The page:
Brainstorm all the ways your project could succeed. Did you exceed your goals by miles? Did you succeed in ways you hadn't expected to? Was getting this thing out the door 100% pain-free? Write all the things you're proud of, then take turns posting them on a whiteboard or wall.

Once everyone has shared their imaginary victories, group similar ideas into themes.

Pro tip

Close your eyes and picture your CEO holding a press conference. A pack of hungry journalists and irate customers are in front of your building. What does she say?

STEP 3

Cross examine (10 min)

Ask a member of each team to summarise the ideas and themes that emerged.

Now each team gets to challenge the other. Ask tough, thought-provoking questions like "What happened to cause that?" and "Why didn't we see that coming?" Push each other to deeper lows and higher highs so you can uncover more risks and opportunities.

Before moving on, step back and look at what you've captured so far. Any last-minute additions? Or angles you haven't considered?

STEP 4

Vote (10 min)

Narrow it down to the top three risks or opportunities for the project. Everyone has three votes and can use them as they please, you may vote on many ideas or put all three votes on one ulcer-inducing risk.

When voting, consider the likelihood of each outcome, whether positive or negative. Focus on outcomes you can actually influence. It's fine to consider risks that are outside of your control (e.g., giant meteor), but this session is about prevention, not response.

STEP 5

Make a plan (20 min)

Now let's do what we do best: solve some problems. 

Get back into your groups. The failure team will tackle top-voted risks, while the success team handles top-voted opportunities. Come up with plans for preventing the disasters and seizing the opportunities for success.

Err on the side of being granular and tactical. Vague umbrella statements like "we'll talk to each other regularly about blockers" aren't very helpful. Think through how that communication will happen – stand-ups? a dedicated chat room? other?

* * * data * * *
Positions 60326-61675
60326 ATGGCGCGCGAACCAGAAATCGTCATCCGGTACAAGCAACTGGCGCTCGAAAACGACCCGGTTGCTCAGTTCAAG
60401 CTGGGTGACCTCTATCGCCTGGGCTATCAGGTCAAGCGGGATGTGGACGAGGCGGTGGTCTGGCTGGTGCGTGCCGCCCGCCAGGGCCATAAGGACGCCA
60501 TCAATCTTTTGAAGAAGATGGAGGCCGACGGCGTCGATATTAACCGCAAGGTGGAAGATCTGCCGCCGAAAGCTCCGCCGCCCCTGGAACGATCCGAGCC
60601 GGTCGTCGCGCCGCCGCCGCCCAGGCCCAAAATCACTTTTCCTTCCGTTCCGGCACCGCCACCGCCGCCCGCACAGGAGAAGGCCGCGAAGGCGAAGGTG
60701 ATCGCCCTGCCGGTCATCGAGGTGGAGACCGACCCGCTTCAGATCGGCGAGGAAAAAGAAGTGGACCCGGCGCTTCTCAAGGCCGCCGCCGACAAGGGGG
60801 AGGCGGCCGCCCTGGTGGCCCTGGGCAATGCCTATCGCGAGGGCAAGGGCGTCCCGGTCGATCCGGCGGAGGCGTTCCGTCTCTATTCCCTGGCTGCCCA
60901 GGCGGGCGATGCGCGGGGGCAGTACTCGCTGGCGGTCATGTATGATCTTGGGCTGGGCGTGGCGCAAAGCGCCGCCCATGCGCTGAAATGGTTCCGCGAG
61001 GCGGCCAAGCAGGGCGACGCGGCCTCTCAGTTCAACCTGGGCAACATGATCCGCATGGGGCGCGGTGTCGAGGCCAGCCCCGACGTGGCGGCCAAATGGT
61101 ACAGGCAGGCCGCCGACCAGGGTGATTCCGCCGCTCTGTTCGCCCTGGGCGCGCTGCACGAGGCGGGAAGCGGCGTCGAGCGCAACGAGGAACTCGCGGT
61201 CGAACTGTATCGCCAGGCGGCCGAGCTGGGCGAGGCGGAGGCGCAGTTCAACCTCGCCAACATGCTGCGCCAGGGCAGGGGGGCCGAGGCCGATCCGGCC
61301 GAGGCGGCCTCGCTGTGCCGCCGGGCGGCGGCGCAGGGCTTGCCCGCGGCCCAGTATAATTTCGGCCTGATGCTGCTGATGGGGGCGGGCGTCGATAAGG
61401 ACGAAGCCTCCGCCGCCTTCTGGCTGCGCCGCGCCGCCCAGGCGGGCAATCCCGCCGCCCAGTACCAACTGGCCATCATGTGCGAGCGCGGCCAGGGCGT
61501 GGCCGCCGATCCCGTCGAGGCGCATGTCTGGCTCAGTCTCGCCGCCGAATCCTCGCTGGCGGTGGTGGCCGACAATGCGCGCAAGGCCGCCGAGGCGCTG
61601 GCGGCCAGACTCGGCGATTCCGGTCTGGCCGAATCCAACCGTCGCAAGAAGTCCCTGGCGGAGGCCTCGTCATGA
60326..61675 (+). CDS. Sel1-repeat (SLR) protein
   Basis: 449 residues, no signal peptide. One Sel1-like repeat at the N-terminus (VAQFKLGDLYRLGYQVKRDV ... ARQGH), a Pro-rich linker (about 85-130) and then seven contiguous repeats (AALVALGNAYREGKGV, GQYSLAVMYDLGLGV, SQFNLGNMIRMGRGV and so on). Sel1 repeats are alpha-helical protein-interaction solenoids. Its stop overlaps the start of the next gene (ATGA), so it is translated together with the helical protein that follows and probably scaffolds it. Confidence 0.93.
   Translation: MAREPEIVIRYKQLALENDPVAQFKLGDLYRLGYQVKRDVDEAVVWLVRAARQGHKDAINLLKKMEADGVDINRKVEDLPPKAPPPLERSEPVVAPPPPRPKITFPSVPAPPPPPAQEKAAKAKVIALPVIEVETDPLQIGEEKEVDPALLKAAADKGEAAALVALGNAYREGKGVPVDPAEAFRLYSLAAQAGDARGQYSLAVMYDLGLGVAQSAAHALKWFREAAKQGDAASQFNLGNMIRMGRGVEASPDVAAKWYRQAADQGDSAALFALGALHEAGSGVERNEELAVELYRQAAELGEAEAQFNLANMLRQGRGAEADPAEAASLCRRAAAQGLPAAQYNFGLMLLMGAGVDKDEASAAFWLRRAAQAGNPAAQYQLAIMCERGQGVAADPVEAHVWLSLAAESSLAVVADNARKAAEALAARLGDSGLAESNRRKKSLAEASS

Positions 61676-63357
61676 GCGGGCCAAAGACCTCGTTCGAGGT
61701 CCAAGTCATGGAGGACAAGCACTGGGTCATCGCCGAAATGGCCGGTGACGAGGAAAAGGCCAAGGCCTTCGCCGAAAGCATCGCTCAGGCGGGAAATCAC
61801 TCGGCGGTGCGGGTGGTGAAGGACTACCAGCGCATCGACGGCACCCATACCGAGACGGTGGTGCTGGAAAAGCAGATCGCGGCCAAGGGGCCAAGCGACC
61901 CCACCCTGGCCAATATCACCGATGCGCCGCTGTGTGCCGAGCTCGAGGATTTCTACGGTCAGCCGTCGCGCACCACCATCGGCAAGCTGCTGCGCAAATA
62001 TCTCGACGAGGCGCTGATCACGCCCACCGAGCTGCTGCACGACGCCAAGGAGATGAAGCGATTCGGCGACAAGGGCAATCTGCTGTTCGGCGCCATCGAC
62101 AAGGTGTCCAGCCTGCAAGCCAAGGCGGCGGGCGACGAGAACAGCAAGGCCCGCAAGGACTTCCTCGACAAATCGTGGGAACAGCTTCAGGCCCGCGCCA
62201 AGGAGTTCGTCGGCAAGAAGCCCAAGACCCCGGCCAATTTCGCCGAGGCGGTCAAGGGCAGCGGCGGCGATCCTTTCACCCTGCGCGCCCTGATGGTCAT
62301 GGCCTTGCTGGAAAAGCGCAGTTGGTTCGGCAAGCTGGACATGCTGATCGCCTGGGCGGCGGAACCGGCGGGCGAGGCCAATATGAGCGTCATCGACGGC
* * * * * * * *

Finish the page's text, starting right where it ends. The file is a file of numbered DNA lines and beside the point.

Pro tip

Mix it up so the failure team maps how to pursue major opportunities, and the success team figures out how to mitigate major risks.

STEP 6

Assign owners and revise the plan (15 min)

Agree on an owner for each top-voted risk and/or opportunity. They don't have to execute the plan on their own, but they're charged with making sure the plan isn't just shelf-ware.

Consider how the risks, opportunities, and plans you've just laid out effect the existing project plan. Warning: this can be reeeeeeally uncomfortable. An hour ago, you felt the project was going along just fine. And now you've probably uncovered at least one risk that shifts the project's current status to "off-track". Instead of becoming overwhelmed, congratulate yourself on detecting a few landmines before you step on them.

Anti-pattern

Ignoring inconvenient truths. Face them and get to work addressing them. Rest assured, bad news doesn't get better with time.

STEP 7

Capture and share (5 min)

You're clear on major risks and opportunities, and have tactical plans with clear owners.

Job done – almost.

Make sure you've got notes from the session and agree on how you will bring these into regular conversation. Will you review at stand-up once a week? Put it on a Confluence page and share with your stakeholders?

Anti-pattern

Venting with no action. Don't walk away feeling more confident, only to feel your ulcer growing again tomorrow. Start executing on those tactical plans right away.

Nailed it?

Be sure to run a full Health Monitor session or checkpoint with your team to see if you're improving.

Find your Health Monitor

Variations

DOUBLE DOWN ON RISKS

Focus only on risks and go deeper. Make a prevention plan for as many as 10 major risks.

Follow-ups

Make sure your plans are put into action. Raise JIRA issues to capture discrete tasks, set reminders on your calendar, ask what progress is being made at stand-ups, etc.